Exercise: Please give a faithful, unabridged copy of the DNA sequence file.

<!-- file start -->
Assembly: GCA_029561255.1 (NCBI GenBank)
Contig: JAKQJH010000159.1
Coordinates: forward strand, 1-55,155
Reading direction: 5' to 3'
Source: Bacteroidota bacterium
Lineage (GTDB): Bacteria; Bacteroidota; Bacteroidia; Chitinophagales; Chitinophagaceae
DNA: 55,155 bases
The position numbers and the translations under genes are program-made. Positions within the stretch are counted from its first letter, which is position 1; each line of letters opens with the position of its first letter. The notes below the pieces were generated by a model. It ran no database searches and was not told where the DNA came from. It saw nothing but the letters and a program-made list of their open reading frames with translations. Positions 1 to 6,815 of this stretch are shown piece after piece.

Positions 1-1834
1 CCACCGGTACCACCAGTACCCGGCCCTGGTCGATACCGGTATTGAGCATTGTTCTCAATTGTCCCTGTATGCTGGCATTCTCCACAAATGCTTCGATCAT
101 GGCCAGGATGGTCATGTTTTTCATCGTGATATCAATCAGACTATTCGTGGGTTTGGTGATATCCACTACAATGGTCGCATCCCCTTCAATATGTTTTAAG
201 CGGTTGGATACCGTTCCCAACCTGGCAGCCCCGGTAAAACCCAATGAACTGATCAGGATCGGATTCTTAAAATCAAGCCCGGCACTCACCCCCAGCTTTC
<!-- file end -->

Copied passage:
Assembly: GCA_029561255.1 (NCBI GenBank)
Contig: JAKQJH010000159.1
Coordinates: forward strand, 1-55,155
Reading direction: 5' to 3'
Source: Bacteroidota bacterium
Lineage (GTDB): Bacteria; Bacteroidota; Bacteroidia; Chitinophagales; Chitinophagaceae
DNA: 55,155 bases
The position numbers and the translations under genes are program-made. Positions within the stretch are counted from its first letter, which is position 1; each line of letters opens with the position of its first letter. The notes below the pieces were generated by a model. It ran no database searches and was not told where the DNA came from. It saw nothing but the letters and a program-made list of their open reading frames with translations. Positions 1 to 6,815 of this stretch are shown piece after piece.

Positions 1-1834
1 CCACCGGTACCACCAGTACCCGGCCCTGGTCGATACCGGTATTGAGCATTGTTCTCAATTGTCCCTGTATGCTGGCATTCTCCACAAATGCTTCGATCAT
101 GGCCAGGATGGTCATGTTTTTCATCGTGATATCAATCAGACTATTCGTGGGTTTGGTGATATCCACTACAATGGTCGCATCCCCTTCAATATGTTTTAAG
201 CGGTTGGATACCGTTCCCAACCTGGCAGCCCCGGTAAAACCCAATGAACTGATCAGGATCGGATTCTTAAAATCAAGCCCGGCACTCACCCCCAGCTTTC